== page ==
So now im back to trying to figure out what to do so I start reading Fogs old post on his Imperial and I decide to try plain old water (he used distilled). I have a 6 stage RO water filter (5mic pre, 1mic pre, twin 1mic carbons, 100gpd RO membrane, DI flosser ) for my fish tank that puts out 3ppm water...better then distilled and almost pharmaceutical grade. So I put the wax in the cylinder and fill it up with water. I figure I will run it for awhile and then add in the sea salt water mixture to get the lava going....well to my surprise it flows OK without anything, but it still needs to warm up fully...
1 hour in..
2 hours in..
It still needs more warm up time, I will post more running pics later.
Now on to that rubber belt in the wax....
Now after watching the bottom (now that I can see it) it does collect the wax and send it towards the outer edge of the cylinder, its hard to see in the pics but in person you can see exactly what its doing..
So the only mystery left is did anyone elses have this rubber belt ? What made LW decide to put it in and what model years got it ? Did any of the other known Imperials have the code on the bottom ? Time will tell..
I will update later with more running pics after it heats up more.
The "belt " is indeed the rubber seal from the cap. The seal in my lamp had swollen over the years, and was protruding in towards the center of the cap when I removed the cap the first time. It's supposed to sit snugly inside the cap and seal the cap to the edge of the glass cylinder. I had to cut the seal with a razor blade, shorten the length of the seal, and then re-install it in the cap (I used silicone to glue the seal into the cap). It looks like your seal has also swollen over the years.
The MSR pump filter will plug up with use. You have to scrub the filter element with a scotchbrite pad once in awhile to keep it flowing.
I ended up replacing the liquid in my Imperial. The old fluid kept clouding up (I filtered it 3 times!). These lamps respond well to a total fluid change. Distilled water, a few drops of dishsoap, and some sea salt was all I used to restore my lamp. It's been about a year now, and it's still crystal clear. I couldn't be happier.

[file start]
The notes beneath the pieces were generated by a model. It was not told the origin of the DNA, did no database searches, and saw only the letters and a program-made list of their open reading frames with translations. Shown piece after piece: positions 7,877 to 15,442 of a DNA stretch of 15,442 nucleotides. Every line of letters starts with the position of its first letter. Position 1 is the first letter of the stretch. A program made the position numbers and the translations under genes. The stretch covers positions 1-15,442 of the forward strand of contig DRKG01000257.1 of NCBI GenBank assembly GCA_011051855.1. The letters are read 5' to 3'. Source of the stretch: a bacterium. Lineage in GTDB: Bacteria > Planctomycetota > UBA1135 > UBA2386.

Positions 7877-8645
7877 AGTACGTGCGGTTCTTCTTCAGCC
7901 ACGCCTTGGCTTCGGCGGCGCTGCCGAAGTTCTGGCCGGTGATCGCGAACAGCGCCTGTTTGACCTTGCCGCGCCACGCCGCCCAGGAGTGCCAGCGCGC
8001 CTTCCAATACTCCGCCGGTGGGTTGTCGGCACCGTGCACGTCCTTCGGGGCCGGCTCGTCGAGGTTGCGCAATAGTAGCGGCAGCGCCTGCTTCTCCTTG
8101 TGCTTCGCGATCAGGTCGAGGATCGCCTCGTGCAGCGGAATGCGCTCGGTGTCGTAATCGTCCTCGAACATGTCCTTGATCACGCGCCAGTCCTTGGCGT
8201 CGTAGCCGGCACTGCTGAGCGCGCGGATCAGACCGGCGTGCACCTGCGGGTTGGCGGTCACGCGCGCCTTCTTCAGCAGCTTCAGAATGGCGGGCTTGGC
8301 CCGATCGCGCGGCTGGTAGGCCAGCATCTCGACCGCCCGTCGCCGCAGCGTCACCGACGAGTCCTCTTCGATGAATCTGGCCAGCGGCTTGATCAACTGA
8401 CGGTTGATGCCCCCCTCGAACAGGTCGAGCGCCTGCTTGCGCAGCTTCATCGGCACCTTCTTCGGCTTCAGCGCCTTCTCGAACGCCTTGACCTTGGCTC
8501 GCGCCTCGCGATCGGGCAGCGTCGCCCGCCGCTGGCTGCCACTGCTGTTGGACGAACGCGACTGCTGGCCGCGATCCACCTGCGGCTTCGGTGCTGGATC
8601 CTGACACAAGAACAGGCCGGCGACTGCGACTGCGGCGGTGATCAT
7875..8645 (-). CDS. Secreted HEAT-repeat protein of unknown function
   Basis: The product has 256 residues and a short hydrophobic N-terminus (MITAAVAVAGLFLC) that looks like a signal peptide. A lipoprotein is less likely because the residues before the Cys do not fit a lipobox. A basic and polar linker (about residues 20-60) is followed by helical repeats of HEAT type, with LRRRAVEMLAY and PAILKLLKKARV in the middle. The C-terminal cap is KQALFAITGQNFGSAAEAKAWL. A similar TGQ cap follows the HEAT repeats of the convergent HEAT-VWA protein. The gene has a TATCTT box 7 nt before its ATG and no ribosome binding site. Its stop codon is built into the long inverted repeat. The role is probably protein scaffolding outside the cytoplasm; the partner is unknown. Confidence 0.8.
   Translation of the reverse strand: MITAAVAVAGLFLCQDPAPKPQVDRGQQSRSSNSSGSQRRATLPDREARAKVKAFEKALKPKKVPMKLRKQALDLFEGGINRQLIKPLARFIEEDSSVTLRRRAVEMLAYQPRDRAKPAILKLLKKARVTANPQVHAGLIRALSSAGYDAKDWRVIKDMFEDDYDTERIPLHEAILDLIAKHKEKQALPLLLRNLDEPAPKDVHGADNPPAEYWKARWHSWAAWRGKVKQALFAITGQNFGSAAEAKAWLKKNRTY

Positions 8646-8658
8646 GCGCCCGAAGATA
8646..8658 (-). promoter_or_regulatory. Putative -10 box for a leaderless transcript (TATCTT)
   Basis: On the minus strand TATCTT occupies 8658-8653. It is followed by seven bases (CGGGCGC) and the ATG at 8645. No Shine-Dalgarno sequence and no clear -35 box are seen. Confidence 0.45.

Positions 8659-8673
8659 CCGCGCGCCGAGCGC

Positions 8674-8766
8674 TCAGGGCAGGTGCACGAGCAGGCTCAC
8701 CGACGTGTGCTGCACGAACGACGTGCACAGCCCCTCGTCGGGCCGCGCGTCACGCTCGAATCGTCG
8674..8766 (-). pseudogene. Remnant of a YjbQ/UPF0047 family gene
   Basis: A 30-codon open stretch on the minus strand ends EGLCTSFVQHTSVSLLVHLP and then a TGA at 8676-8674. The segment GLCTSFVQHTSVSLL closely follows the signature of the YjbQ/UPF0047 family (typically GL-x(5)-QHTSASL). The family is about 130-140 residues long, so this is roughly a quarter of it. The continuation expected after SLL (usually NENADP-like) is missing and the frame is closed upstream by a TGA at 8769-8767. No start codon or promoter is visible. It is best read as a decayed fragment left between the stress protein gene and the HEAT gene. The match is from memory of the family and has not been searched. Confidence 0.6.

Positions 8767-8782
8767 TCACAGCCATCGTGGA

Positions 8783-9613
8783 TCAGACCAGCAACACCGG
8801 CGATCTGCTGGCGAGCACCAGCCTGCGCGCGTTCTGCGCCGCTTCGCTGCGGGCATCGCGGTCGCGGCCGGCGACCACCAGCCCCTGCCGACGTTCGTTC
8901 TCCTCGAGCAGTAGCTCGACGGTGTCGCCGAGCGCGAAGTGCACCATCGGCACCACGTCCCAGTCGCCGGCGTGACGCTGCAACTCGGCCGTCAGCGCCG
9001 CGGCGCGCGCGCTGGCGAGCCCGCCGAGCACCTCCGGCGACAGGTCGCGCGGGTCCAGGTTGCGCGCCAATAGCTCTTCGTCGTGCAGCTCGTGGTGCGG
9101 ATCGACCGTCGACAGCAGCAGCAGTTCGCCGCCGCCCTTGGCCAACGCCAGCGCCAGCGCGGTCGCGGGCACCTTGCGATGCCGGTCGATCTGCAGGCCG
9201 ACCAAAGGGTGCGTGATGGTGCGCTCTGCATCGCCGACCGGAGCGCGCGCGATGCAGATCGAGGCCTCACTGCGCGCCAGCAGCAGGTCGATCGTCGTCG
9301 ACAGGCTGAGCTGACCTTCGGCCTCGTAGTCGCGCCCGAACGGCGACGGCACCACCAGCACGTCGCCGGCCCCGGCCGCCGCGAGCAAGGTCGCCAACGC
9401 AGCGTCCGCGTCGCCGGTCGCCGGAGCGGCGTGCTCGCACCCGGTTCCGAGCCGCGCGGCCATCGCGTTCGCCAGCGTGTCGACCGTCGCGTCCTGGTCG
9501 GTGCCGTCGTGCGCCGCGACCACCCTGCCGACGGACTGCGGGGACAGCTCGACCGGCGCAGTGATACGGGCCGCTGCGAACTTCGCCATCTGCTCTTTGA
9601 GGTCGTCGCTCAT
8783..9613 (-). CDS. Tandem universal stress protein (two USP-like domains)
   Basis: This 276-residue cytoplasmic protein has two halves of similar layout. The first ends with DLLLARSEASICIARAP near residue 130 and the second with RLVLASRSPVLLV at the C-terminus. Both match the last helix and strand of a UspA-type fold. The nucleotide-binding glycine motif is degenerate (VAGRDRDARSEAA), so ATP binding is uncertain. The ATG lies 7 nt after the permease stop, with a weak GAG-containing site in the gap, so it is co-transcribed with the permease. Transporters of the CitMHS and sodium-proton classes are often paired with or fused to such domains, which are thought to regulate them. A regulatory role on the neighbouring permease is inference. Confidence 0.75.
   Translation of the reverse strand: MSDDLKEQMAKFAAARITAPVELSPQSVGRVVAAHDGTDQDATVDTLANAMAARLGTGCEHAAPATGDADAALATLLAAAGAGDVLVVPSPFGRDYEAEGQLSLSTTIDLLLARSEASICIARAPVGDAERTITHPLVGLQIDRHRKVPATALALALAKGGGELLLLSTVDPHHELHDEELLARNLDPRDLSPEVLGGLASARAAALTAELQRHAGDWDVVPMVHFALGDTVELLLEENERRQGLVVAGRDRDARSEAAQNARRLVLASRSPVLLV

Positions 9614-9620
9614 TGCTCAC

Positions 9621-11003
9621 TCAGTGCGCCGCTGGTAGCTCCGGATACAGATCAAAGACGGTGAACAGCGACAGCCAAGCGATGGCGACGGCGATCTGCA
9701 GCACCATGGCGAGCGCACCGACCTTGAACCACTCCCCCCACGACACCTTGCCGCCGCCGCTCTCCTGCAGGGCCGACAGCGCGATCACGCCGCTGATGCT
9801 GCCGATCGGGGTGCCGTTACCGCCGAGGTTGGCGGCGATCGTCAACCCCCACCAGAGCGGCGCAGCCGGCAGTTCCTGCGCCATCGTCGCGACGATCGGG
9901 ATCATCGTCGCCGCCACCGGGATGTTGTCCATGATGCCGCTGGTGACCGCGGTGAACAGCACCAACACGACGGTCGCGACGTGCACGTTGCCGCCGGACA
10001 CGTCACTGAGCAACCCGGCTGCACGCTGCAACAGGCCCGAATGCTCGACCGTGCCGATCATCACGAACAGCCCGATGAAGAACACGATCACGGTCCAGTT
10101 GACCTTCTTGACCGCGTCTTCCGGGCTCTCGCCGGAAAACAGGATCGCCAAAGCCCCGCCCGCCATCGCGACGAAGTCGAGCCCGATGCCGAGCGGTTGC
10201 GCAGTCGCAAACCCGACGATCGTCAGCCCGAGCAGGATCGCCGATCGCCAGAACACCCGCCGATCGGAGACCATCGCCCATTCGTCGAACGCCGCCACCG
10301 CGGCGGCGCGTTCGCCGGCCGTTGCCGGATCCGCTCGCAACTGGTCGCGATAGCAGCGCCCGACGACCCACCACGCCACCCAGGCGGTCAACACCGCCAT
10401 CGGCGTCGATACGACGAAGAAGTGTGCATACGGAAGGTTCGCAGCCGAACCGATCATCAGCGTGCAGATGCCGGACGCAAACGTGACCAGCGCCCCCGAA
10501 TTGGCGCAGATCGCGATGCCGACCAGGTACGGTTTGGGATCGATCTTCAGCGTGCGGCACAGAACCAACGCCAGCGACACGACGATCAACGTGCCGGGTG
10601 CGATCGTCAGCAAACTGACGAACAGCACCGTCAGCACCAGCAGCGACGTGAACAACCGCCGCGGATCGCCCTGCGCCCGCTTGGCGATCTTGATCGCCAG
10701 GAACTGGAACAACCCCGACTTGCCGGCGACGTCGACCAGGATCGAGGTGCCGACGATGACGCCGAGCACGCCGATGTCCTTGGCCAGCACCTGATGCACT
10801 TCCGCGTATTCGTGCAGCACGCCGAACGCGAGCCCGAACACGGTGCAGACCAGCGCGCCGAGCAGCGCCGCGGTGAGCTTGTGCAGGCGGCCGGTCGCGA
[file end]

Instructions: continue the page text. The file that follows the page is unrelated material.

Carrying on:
You have a real stunning lamp there Lamphead. I would remove the rubber seal and see if you can shorten it and re-use it. I used a bead of silicon on the seal to re-attach it to the cylinder.
Baby, that's a really nice black and white picture. I wonder where it came from.
Ahhh, so it is a seal. How exactly does it seal ?? The top and the cylinder have no clearance between them. The top fits extremely snug and was siliconed to the glass, when you push it down it takes about 15 seconds for it to go down due to air pressure from the tight fit. I also noticed your Imperial has the white cord on it, mines brown. Your lamp may be a first series (1965) while mine maybe a later series (1968). The Imperial was made from 1965 till 1968 if im correct.
The first lava "explosion" happens after 30 minutes, the lamp starts flowing at about the 2 hour mark, and full flow is about 4 hours in.
The seal doesn't go between the glass cylinder and the cap. It fits inside the cap, on it's flat side, snug up against the outer diameter of the inside of the cap; much like the seal on a Mason jar lid. It seals along the top of the frosted edge of the glass cylinder once the cap is in place.